The Perspective by Edward Bwalya Phiri: ‘Goodwill is the mightiest practical force in the universe’

World acclaimed Mark Elliot Zukerberg, the co-founder and CEO of the social media giant Facebook, once said that, “People influence people. Nothing influences people more than a recommendation from a trusted friend. A trusted referral influences people more than the best broadcast message. A trusted referral is the Holy Grail of advertising.”

And a Swiss designer Yves Behar once opined that, “our principal role as designers is to accelerate new ideas and the adoption of new ideas.” It then goes without saying that a failure to innovate and propel the ideas spells the beginning of the end of any sort of business. Therefore, the lifeline of any venture is in its ability to innovate and its eventual adoption.

On The Perspective today, consideration is on adoption. And as a business concept, adoption is the process by which people become users of a product. Product adoption is one of the most cardinal goals in business, because it borders on both the success and failure of any ilk of entity.

In 1962, American communication theorist and sociologist Everett M. Rogers introduced the adoption theory known as the Diffusion of Innovation [DOI], to explain how new ideas or new products are adopted by people. Rogers proffered that there are four main factors that influence the spread of new ideas namely; the innovation itself, time, communication and social systems.

The product adoption process is a dichotomous practise consisting of encoding and decoding courses of actions, between the entrepreneur and the potential customers. I have summed up this into a four-stage process namely; impression, perception, goodwill and adoption. While the innovator sets the process in motion by initiating the first stage, the prospective client responds in a progressive triad.

1. Impression

This is a critical stage in the whole product adoption process because everything else depends on it [the created impressions]. The online Merriam-Webster dictionary defines the noun impression as the effect produced by impressing. It also expounds that it is the communicating of a mold, trait, or character by an external force or influence. Impression may also be known as an imprint or a favourable influence.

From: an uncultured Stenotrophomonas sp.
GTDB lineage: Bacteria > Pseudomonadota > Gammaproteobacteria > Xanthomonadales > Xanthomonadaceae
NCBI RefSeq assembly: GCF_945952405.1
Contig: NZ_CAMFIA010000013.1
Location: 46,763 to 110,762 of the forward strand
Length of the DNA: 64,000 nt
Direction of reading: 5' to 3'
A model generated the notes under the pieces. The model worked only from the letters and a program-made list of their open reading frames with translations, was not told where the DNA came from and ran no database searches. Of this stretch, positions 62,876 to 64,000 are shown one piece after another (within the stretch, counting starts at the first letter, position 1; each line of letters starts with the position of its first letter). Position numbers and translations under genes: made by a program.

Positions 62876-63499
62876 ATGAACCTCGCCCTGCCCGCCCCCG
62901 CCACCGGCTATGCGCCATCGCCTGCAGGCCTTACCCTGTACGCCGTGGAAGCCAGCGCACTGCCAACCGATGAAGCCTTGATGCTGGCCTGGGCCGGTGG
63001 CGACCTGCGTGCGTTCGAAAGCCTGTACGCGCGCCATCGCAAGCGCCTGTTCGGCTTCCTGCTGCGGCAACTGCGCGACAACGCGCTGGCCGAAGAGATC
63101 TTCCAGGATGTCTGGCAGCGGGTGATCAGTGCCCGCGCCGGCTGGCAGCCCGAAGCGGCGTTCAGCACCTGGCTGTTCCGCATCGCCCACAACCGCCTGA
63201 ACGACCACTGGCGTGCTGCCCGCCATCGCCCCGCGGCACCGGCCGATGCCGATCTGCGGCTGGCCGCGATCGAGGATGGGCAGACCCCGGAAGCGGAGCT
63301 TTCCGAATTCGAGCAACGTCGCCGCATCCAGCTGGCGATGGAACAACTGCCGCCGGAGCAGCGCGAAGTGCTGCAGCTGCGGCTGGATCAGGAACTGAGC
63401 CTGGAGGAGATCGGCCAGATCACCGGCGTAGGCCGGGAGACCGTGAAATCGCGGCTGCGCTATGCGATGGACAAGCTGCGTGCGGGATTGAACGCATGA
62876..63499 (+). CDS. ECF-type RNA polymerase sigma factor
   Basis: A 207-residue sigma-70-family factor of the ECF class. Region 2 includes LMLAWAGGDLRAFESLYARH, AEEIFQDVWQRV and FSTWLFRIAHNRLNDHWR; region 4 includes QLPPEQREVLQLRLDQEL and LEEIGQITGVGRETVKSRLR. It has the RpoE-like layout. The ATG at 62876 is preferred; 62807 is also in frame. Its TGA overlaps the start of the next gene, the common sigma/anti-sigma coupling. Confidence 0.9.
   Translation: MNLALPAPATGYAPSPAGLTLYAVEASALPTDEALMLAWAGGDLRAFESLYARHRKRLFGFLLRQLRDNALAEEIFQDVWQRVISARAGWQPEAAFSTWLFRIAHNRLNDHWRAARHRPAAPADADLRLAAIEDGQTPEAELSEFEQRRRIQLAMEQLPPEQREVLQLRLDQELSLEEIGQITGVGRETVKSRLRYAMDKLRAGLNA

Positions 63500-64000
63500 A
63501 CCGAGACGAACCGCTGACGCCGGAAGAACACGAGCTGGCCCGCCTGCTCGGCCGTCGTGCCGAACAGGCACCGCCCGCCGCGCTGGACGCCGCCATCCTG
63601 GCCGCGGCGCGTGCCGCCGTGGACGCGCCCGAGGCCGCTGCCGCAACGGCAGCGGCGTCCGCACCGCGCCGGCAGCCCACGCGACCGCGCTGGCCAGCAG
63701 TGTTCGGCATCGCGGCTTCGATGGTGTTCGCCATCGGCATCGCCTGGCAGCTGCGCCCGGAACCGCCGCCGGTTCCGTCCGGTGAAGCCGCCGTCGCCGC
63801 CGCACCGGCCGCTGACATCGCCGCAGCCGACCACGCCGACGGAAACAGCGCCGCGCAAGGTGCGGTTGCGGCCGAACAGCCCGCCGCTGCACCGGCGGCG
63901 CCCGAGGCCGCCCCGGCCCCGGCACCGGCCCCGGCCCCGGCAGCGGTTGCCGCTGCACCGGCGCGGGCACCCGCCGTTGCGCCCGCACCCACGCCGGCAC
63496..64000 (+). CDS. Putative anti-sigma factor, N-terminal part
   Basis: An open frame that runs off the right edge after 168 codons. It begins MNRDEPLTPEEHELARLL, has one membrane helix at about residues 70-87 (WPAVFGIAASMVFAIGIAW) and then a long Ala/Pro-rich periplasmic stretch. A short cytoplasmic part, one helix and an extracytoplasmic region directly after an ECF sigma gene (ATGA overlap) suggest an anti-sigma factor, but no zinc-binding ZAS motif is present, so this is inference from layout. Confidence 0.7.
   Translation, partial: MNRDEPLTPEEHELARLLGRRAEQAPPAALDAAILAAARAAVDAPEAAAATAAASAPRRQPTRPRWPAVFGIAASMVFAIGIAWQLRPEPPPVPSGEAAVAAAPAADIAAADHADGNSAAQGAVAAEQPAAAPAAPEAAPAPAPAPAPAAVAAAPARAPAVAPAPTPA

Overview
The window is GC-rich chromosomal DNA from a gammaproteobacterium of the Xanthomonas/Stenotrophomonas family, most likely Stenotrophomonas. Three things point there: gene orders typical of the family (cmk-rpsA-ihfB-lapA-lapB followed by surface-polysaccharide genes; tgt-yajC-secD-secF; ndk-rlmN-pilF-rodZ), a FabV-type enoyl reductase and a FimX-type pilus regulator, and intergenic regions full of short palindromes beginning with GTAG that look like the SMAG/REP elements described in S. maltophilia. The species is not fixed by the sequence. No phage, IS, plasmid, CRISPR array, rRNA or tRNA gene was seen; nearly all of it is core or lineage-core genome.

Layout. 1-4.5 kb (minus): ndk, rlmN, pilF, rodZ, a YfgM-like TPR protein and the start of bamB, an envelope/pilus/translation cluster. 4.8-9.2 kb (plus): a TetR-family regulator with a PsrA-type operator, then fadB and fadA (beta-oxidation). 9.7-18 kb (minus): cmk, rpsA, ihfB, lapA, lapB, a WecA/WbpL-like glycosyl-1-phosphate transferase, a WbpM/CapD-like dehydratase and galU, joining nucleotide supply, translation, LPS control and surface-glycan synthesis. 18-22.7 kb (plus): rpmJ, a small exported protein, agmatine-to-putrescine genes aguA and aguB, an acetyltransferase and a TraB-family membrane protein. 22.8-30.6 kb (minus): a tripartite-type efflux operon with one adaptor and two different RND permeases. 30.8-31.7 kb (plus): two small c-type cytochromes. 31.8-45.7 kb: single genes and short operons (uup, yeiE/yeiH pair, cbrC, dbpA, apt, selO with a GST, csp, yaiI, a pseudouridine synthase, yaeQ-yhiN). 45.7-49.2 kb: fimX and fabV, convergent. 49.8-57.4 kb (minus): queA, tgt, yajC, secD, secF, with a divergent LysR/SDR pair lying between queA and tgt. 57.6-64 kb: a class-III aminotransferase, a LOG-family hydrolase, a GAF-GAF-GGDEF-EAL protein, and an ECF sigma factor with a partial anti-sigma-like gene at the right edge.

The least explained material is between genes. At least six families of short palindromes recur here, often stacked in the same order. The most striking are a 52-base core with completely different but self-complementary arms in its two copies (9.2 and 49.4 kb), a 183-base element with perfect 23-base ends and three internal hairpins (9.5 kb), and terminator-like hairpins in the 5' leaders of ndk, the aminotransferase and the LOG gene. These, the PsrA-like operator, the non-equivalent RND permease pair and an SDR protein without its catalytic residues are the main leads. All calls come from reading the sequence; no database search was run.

Just like the admonishment given by Rogers in his DOI theory, great care must be taken when innovating, so as to have likable brands. Communication must be deliberate and effective and social [networks] systems must be leveraged to the benefit of the business. The primary goal is to forge favourable relationships with different people.

A renowned American Television personality Jon Taffer wrote that, “all successful business is about creating the right reactions in customers. The way you present yourself and your business, your curb or web appeal, your logo, where you put your products or how you place your content, the color of your marketing pieces, price points, dress code – everything you do in your business—creates reactions. The best reactions always make the most money.”
And in order to achieve and maintain this feat; one needs to constantly evaluate the clientele’s needs and wants through the various feedback, which will be gotten from time to time. It is this feedback that will help the entity to keep innovating, so as to retain relevance on the market. A Czechoslovakia writer, Milan Kundera also said that, “Business has only two functions – marketing and innovation.” Businesses that fail to innovate always knock themselves out of the business competitiveness, and ultimately go under.

2. Perception

Perception is the ability to see, hear or be aware of something through the senses. And according to the DOI theory, a person must perceive the idea, behaviour, or product as new or innovative. It is only through this that this diffusion [adoption of a product] is possible.